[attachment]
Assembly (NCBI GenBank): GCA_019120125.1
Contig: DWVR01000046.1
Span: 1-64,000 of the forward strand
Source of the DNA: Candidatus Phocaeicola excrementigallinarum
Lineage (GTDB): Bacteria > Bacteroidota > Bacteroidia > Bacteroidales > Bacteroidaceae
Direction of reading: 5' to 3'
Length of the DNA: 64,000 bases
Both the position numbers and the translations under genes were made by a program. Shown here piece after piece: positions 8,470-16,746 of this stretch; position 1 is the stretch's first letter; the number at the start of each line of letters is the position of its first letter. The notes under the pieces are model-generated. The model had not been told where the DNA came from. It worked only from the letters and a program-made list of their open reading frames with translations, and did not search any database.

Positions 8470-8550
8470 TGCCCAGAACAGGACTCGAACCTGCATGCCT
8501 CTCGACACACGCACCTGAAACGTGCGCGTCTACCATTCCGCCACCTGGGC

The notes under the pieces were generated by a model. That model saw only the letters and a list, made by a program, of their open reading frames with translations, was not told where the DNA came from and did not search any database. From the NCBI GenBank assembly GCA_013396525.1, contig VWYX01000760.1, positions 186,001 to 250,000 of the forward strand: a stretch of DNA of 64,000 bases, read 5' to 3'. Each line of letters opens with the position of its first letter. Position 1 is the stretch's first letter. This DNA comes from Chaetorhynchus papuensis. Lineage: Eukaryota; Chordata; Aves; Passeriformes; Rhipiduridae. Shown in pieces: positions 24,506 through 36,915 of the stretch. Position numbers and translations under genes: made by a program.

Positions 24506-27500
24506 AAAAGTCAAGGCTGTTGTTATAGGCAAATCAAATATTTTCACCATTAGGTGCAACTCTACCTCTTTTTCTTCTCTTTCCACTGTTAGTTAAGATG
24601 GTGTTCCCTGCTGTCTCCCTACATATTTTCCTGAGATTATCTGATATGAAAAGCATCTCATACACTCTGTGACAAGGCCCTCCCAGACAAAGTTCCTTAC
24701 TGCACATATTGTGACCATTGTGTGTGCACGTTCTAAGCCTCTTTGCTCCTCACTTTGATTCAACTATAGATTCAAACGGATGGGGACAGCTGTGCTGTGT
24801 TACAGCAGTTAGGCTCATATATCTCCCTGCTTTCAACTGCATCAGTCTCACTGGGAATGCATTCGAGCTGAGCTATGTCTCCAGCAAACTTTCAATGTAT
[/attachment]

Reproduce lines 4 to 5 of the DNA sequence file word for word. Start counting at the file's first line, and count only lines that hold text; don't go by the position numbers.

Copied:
Source of the DNA: Candidatus Phocaeicola excrementigallinarum
Lineage (GTDB): Bacteria > Bacteroidota > Bacteroidia > Bacteroidales > Bacteroidaceae